Just look at how he has progressed game by game this season. This graph takes Johnson's 45 games played and splits up his statistics into stretches of nine games each. In the first 18 games, Wes barely managed to shoot 30 percent from the field. Now under Hunter, that number has skyrocketed to above 40 percent, and he is now confident enough with his game that he won't hesitate to shoot and try to play a major role on offense.
In upcoming years, we can only hope that Johnson will continue to improve. Last offseason, Suns fans were happy to get rid of Hakim Warrick and Robin Lopez in a trade. However, none of them expected Wesley Johnson to ever develop into a player who could be a major contributor to the team's success in the future.
Kendall Marshall is one more example of a player who is finally starting to get comfortable in the NBA. Marshall was originally the third-string point guard behind Sebastian Telfair, but now that he has the opportunity to play, he doesn't look like as much of a bust anymore.
Marshall is still averaging just 4.3 points and 4.7 assists in the last 10 games. But if nothing else, we know that he can efficiently and effectively run the offense and set up teammates to score. We didn't see any of that under Gentry because he was never even given a chance to play.
Even so, other aspects of Marshall's game are concerning. He is shooting 38 percent from the field this season and just 32 percent from the three-point line. That may not sound so bad, but most of Marshall's three-point attempts are uncontested, partially because he is hesitant to shoot unless he's wide open and partially because the defense allows him to take that shot. And to only connect on about 30 percent of uncontested threes is disappointing.
Right now, Marshall is one-dimensional, and his only great skill is his passing. But that can always change. Jason Kidd shot 32 percent from three in his first seven seasons in the league, but he is now considered one of the greatest three-point shooters in NBA history.
This is what player development is all about. Focus a lot of attention on Marshall and have him practice his shooting over the summer with the coaches. If Marshall becomes somewhat of an outside threat and opposing defenses are forced to guard him, it will create more space around the floor and only serve to make his passes more dangerous.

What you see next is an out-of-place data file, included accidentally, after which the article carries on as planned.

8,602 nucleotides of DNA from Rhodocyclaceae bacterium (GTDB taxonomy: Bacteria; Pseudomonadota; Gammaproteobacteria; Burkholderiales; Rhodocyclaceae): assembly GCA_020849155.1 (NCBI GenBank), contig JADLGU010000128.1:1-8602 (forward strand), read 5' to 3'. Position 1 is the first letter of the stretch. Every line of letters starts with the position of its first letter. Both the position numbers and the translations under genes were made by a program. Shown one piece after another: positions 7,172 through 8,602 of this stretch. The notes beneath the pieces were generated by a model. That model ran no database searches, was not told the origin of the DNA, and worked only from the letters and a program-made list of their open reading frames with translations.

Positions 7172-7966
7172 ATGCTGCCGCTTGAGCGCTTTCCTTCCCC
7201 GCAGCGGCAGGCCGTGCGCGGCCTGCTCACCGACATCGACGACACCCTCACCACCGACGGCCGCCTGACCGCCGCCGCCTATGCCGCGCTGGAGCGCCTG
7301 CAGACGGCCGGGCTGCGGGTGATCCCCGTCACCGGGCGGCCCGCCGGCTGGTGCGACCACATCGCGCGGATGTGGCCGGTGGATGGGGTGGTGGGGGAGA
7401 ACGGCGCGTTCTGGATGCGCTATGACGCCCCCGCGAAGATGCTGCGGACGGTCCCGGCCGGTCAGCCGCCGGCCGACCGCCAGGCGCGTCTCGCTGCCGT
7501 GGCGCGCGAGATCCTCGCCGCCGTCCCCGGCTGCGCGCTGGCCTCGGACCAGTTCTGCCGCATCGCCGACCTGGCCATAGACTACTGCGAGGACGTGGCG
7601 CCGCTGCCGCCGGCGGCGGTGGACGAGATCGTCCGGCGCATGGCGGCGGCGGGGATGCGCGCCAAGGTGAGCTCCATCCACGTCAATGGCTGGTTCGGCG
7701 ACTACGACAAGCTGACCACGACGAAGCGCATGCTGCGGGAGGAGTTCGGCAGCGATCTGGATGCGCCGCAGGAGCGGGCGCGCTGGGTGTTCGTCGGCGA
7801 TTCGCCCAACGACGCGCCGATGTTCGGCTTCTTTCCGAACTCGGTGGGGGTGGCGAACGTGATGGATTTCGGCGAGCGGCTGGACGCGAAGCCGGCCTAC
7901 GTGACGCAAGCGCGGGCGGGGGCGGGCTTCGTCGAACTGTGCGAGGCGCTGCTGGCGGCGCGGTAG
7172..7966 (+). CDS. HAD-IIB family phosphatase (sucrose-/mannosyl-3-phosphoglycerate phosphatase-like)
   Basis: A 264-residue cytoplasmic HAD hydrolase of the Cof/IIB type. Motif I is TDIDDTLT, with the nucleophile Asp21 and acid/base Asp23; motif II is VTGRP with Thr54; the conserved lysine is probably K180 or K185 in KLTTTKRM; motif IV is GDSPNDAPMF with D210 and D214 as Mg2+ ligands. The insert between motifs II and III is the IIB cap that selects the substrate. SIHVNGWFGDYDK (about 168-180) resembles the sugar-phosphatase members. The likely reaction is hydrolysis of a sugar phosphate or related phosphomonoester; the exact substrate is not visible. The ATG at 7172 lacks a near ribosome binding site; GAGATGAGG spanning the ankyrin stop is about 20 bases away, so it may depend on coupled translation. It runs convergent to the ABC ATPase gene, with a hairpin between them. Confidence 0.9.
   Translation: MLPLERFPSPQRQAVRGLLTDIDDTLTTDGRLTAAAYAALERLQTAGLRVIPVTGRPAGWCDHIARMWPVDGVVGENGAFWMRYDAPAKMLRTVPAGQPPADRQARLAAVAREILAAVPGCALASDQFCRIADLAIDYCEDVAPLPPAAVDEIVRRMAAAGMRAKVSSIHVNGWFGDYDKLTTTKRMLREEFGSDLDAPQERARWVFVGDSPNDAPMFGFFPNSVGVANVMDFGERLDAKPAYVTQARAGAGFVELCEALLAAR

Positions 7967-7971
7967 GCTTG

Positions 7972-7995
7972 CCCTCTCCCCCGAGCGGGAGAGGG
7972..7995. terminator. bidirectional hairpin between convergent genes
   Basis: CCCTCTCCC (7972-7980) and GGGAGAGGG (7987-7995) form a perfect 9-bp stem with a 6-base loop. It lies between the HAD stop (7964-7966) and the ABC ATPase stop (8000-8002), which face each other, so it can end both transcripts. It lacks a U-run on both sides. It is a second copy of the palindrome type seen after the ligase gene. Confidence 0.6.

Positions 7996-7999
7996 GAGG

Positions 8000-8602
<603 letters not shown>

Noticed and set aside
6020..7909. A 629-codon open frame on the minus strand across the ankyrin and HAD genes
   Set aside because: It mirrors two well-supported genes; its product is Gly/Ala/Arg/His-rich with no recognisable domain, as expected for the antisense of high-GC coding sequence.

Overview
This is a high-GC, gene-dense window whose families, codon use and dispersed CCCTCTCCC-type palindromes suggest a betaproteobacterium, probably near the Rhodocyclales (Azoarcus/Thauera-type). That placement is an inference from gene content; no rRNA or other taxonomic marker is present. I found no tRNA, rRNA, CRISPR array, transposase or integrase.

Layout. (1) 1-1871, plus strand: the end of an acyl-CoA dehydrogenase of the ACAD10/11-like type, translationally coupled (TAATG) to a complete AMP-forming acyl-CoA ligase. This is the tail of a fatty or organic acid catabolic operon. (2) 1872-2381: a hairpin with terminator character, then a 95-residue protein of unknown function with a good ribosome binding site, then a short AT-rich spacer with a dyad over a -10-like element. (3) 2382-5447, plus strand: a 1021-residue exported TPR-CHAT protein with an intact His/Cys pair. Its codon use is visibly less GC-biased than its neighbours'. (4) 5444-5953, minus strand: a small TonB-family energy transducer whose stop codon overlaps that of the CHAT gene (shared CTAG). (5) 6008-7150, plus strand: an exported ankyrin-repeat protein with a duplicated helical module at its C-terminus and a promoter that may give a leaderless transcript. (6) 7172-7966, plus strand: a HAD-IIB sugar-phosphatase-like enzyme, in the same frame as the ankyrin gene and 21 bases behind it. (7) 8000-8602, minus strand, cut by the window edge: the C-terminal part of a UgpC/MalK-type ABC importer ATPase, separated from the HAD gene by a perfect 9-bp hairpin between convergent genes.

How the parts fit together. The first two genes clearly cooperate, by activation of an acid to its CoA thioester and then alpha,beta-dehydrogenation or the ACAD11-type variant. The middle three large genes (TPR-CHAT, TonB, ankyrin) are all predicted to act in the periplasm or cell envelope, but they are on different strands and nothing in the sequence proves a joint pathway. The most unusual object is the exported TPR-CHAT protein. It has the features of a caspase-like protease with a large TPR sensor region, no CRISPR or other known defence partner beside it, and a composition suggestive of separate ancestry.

Finally, the last prospect the Suns need to spend time with is Marcus Morris. Marcus Morris is a promising young power forward, and the Suns were able to trade for him at the deadline while only giving up a second-round pick in return.
But now, you have to question what the Marcus Morris trade was for. Because, in reality, Lindsey Hunter is not giving Morris the chance to play.
Morris is a career 36 percent shooter from three-point range, something that Phoenix, the 29th overall team in three-point percentage, could desperately use. And yet, Morris has played fewer than 10 minutes in five of his past seven games, and that's when he even sees floor time at all. Marcus is being benched by Hunter, even though Michael Beasley is still receiving plenty of playing time and almost always failing to produce.
In Tuesday night's game against Houston, Michael Beasley was not with the team, as he had just become a father and was absent for personal reasons (per Paul Coro of The Arizona Republic). Morris was able to play, and in 23 minutes he shot 5-of-8 from the floor while putting up 11 points and five rebounds.
Morris has the ability to succeed, but he isn't being given the chance to do so. Give him playing time, encourage him and his confidence will come back as he develops into an even better player. But if we do nothing other than leave him to sit on the bench, then that February trade will really be a head-scratcher.
The Morris twins still have plenty of potential, and they could be key contributors to the Phoenix Suns in the future. Markieff Morris has shown flashes of greatness in his two years with the Suns as well, but he has not been able to consistently play at a high level.
In the end, that's all it really comes down to. Many of these prospects have shown that they can be great in the past, but they are inconsistent. It is Lindsey Hunter's job to bring out the best in each of those guys every single night and try to keep their confidence and morale high, even during the miserable losing streaks that come with a rebuilding team.
If the Suns do that much, then we will continue to see these players grow. And when everyone is at their best, perhaps the Suns can start winning games without any high-end free agents after all.